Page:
Home > Freighter’s PBS concept helps Ellwaste maximise productivity and efficiency

Freighter’s PBS concept helps Ellwaste maximise productivity and efficiency

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article image “We wanted it built in such a way that the vehicle would perform like a B-double combination, but handle like a single trailer,” says Stephen Elliott, Operations Manager at Ellwaste

Waste management company Ellwaste called on the expertise of Freighter to build a vehicle that would perform like a B-double combination, but handle like a single trailer.
 
Having long understood that versatile equipment was key to improving productivity in the field, Ellwaste sought to add an extra hooklift container bin to each of their loads.
 
Voted the ‘Best Trade Business’ at the 2004 Gannawarra Business Excellence Awards, Cohuna-based Ellwaste in Northern Victoria sees itself as an innovator in the waste industry, with recycling at the forefront of its operation. But the subsequent need to boost the performance of its fleet prompted the company to explore ‘left field’ options including the concept of PBS, which factors in the trailer’s actual performance on the road instead of focusing on size and length alone.
 
According to Stephen Elliott, Operations Manager at Ellwaste, the company had been discussing the concept of a larger skel trailer that could hold multiple hooklift container bins, but built in such a way that the vehicle would perform like a B-double combination, and handle like a single trailer.
 
The waste management company was in the process of signing off on a new B-double EziLiner combination at the beginning of 2010. Stephen pitched some ideas to Brett Smith from their trailer dealership, MaxiTRANS Victoria about a large skel trailer combination that could accommodate a hefty payload and maximise productivity.
 
In response, Brett mentioned the PBS concept and took it to Freighter’s engineers. Stephen was apprehensive in the beginning, especially since they wanted their trailers to be as much as 25 metres long. Freighter's team educated Ellwaste on how PBS would function within their new trailer.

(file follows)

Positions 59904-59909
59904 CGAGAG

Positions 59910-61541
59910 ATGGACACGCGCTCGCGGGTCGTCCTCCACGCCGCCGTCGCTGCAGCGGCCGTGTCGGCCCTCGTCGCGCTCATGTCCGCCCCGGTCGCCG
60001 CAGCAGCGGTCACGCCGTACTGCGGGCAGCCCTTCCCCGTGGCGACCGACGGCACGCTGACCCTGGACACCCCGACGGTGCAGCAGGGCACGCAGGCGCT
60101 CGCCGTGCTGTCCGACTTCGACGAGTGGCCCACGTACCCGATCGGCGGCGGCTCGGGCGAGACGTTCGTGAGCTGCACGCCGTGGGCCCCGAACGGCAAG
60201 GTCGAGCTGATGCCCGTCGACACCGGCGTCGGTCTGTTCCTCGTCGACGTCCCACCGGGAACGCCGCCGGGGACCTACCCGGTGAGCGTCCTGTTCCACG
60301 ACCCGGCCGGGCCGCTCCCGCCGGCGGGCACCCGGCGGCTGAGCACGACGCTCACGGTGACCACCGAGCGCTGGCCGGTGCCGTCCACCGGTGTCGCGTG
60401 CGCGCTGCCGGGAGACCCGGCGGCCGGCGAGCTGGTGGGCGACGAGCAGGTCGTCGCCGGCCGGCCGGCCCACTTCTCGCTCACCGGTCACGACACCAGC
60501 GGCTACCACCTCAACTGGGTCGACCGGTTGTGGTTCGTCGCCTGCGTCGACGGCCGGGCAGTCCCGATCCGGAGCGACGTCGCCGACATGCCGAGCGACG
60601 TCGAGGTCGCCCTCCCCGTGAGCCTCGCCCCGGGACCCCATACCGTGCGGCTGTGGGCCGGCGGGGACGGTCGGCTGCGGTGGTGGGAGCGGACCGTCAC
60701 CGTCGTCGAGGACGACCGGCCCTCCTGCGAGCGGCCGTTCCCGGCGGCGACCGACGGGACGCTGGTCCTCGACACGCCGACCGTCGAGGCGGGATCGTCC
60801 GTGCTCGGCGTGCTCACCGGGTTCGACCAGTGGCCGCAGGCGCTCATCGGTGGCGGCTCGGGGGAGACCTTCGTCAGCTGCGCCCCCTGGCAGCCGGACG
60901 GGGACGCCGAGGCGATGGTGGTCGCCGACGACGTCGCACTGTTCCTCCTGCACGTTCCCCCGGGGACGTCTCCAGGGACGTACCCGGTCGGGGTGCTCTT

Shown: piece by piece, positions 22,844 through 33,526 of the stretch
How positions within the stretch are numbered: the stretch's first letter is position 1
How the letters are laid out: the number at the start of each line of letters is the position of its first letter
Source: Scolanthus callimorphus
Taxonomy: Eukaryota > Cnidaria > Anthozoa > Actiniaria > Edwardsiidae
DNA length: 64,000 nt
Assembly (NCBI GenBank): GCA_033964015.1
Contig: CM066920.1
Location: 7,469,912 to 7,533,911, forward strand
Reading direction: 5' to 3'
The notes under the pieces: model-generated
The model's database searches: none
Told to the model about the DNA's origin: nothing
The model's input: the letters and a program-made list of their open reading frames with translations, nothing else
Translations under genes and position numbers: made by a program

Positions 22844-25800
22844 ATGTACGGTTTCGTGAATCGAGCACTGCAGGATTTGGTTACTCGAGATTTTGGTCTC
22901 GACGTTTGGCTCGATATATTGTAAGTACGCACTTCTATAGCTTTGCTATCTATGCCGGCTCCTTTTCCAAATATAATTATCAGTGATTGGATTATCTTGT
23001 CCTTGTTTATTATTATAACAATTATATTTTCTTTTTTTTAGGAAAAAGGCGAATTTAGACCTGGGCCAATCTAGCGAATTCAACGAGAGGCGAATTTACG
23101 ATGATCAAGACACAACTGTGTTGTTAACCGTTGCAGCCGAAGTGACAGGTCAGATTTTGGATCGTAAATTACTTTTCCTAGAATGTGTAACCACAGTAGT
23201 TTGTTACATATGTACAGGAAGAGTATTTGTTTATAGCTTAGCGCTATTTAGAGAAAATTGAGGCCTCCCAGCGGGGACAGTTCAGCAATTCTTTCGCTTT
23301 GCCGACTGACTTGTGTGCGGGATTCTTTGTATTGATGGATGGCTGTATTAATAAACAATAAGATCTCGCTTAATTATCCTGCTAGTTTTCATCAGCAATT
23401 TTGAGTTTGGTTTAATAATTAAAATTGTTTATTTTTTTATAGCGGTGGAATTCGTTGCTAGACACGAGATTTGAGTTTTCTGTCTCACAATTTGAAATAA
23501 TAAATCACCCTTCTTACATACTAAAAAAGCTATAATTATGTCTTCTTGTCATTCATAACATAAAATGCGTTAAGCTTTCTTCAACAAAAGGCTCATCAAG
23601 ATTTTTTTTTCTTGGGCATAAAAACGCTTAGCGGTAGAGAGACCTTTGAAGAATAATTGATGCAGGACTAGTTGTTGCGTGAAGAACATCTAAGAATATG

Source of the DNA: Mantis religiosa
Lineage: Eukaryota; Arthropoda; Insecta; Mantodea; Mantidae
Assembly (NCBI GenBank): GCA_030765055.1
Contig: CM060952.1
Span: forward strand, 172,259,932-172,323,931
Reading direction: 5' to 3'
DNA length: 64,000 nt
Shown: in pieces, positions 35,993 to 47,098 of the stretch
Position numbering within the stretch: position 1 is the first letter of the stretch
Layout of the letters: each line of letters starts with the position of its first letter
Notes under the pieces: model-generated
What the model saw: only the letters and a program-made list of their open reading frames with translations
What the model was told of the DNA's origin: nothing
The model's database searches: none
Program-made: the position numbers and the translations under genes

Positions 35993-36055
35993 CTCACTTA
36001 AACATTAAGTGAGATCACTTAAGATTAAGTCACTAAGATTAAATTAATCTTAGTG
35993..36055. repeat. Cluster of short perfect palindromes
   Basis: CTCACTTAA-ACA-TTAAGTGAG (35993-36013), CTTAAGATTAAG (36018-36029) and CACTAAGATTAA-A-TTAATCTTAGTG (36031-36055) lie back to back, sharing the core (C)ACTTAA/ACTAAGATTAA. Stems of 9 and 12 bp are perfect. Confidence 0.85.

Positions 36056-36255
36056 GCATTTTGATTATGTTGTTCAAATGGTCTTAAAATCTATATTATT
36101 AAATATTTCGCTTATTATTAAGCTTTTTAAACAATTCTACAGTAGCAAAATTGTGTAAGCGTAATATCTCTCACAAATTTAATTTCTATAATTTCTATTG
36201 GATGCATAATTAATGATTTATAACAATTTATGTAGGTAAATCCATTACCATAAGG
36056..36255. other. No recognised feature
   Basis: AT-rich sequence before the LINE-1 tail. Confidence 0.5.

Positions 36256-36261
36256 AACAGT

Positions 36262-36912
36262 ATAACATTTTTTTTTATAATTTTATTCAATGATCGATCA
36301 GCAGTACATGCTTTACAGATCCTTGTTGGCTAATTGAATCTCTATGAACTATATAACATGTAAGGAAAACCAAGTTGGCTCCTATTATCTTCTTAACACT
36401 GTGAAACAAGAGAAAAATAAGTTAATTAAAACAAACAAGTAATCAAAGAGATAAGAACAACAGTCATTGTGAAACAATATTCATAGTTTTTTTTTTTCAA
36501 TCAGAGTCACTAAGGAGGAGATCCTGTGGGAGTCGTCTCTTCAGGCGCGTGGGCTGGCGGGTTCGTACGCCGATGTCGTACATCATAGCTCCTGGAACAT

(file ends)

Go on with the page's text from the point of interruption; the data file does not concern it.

Stephen and Brett worked with Freighter’s engineers to perfect the design, with Freighter taking care of the entire PBS application, and dealing with industry regulatory bodies to have the new vehicle approved. By January 2012, Freighter would have Ellwaste’s PBS-approved vehicle spec-ed and ready for operation throughout not only northern Victoria, but also Melbourne, Bendigo, Maryborough and Swan Hill.
 
Thanks to the assistance provided by the Freighter team, Ellwaste was able to get their first PBS-approved trailer on the road.
 
Freighter delivered upon Ellwaste’s 25-metre wish, producing a 15-metre six-axle dog skel, carrying two 6.1-metre hooklift bins with a capacity of 36 tonnes. To complete the combination, an existing Mack truck was fitted with another bin along with a 20-tonne hooklift.
 
The six-axle solution is based on a Meritor airbag suspension system to provide optimum driving performance. For instance, if a driver wants to perform a manoeuvre such as turning or changing lanes, the trailer will effortlessly follow suit, ensuring greater stability on the road and keeping the bins in check. This is particularly useful when stopping or turning in tight spaces and on rough roads such as those found in and around waste transfer stations.
 
According to Stephen, this type of combination is giving the company plenty of flexibility, and increasing productivity by 33%. Ellwaste has been able to go from two bins to three, since the rigid and skel combination is classed as a single trailer.
 
The PBS-approved trailers have also allowed operators to go from a three-day trip of collecting waste from transfer stations, councils and private contractors down to just two days with the extra day in a five-day week enabling them to pick up more jobs.
 
Stephen confirms that the PBS-approved combination has helped Ellwaste achieve the company’s objective for ‘boosting payload and creating more efficiency’.
 
He explains that the PBS approval process took some time to pass through VicRoads and the Truck Industry Council due to the length of the trailer and the fact that this combination was the first of its kind, but Freighter managed the entire application process, investing their own time into making sure the trailers were approved.
 
The combination was sent straight into service once the regulators gave it the all-clear.

Once the National Heavy Vehicle Regulator is implemented this year, the PBS process will become much faster.

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